Strategy for Failure

The nomination of now “Justice Kavanaugh” was a fiasco, but it highlights a great strategy for winning. Keep your opponent so busy defending themselves that they don’t have the time, energy or focus to win. This strategy is used in sports, debates and politics. Are we as Christians willing victims of this strategy?
Obviously, not everything should be a competition with winners and losers, but where there is competition, this is a great strategy. Saul Alinsky famously integrated this strategy into at least six of his 13 “rules for radicals.” In the words of another writer, “If you're spending all of your time refuting the charges that you're extreme, racist, hate women, and despise the poor -- you're losing.

Though I could discuss how this strategy can be used both morally and immorally (Alinsky wrongly advocated that ends justify any means), that is not my point. My point is that it can be a good strategy and that Christians may be totally unaware that we may be losing an important competition as we follow myriads of distractions. Kavinaugh nearly lost his nomination due to “allegations.” Others have lost with similar accusations. In time sensitive political “competitions,” one side can keep their opponent so busy defending themselves, that the opponent never has time to carry out their planned election agenda.

Politicians as well as athletic teams should be prepared for the offense they know is coming. But what about the Grand Competition for the hearts and souls of the world? What if the Body of Christ forgets that “it” is a key player in this most important battle of all history? These thoughts came to my mind as I looked at a flyer for Christian books and videos. They were overwhelmingly focused towards personal discipleship. I thought, “We are so busy keeping up on our personal spiritual growth that we have little time or energy to engage the outward spiritual battles around us.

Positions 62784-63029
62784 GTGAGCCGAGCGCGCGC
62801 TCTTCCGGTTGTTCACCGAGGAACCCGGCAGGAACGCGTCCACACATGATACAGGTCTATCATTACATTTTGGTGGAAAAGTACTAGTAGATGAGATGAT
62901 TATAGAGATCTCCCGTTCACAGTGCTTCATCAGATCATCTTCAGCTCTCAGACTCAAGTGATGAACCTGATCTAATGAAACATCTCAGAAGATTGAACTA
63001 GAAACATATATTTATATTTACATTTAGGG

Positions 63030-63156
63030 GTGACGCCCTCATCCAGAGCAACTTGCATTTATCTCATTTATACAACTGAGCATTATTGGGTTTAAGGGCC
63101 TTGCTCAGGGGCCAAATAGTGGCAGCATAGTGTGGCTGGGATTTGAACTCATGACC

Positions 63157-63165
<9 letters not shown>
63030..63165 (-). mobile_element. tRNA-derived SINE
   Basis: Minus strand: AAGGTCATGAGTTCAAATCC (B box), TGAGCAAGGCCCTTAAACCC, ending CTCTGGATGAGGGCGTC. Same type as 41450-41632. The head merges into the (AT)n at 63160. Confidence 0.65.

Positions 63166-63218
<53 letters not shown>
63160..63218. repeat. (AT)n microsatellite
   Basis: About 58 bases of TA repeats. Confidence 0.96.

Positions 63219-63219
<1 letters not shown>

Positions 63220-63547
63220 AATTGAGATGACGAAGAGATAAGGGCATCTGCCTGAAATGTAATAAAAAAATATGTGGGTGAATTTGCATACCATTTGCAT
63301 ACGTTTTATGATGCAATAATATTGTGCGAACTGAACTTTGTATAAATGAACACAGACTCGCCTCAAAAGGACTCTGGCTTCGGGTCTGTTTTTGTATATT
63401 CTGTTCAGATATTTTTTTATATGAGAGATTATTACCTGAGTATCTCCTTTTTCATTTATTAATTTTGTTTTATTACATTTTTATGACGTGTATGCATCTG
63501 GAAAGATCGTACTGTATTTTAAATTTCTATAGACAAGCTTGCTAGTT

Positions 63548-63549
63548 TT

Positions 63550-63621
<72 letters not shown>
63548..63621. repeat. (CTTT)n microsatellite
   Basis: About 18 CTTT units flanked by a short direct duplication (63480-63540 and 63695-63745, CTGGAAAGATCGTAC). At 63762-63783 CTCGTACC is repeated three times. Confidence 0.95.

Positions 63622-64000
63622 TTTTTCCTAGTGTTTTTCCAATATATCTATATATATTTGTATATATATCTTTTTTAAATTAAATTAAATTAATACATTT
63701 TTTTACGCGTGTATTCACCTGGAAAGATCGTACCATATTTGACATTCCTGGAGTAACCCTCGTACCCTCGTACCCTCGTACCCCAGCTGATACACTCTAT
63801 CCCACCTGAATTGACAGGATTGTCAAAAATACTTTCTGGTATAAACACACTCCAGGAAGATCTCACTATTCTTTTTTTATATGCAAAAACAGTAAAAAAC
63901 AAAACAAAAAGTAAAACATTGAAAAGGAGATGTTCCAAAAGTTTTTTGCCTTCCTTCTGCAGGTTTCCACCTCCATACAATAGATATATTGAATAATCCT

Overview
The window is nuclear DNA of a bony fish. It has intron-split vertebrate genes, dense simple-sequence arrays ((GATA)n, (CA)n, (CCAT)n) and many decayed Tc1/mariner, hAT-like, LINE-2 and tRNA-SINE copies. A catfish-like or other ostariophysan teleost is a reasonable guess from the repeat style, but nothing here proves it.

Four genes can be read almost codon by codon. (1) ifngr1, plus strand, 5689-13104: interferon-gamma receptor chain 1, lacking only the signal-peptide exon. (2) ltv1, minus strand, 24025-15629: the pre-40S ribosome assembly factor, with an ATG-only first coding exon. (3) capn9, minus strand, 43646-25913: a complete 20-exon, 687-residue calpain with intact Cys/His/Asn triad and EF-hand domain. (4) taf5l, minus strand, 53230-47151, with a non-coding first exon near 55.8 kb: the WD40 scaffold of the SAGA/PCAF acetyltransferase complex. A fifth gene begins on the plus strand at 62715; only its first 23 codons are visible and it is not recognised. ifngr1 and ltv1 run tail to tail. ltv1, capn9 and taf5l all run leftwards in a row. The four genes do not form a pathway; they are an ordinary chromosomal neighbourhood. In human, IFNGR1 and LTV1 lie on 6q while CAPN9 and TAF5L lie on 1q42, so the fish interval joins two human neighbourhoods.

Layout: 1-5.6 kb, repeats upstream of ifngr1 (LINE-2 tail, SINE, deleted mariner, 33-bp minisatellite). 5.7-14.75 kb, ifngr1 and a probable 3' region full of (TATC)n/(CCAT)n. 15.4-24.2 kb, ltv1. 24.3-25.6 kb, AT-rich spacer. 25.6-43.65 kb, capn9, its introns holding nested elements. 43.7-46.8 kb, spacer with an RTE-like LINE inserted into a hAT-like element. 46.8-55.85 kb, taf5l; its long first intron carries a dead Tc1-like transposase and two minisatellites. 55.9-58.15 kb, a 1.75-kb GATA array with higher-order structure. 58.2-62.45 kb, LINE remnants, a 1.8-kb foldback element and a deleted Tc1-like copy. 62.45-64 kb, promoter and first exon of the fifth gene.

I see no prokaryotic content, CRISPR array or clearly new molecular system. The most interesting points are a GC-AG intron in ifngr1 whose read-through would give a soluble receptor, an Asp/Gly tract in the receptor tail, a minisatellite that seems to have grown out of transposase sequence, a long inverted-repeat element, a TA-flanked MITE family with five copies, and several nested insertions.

My son is on a high school football team. Both he and his coach know he has many weaknesses related to the game. He spends time training to gain strength and strategy, but the goal is to be effective in the GAME - in fact, I guarantee that my son would only practice half-heartedly if there were no games. So, practice is needed, but it is for a real purpose.

Further, in spite of my son’s imperfections, the coach plays him in games according to his abilities. In fact, without imperfect players willing to play,
every game would be forfeited to the opponent.

So it is with us. I think Satan is glad to see us preoccupied with “spiritual growth” if it keeps us from our calling. God cares deeply about discipleship and sanctification, but they are not merely to make us “buff,” they are to make us valuable members of a winning team. We “work-out” daily so as to more deeply and effectively love God and love our neighbor.

Take a moment and view God as a coach. Are you one of His players or are you merely a fan who works out?

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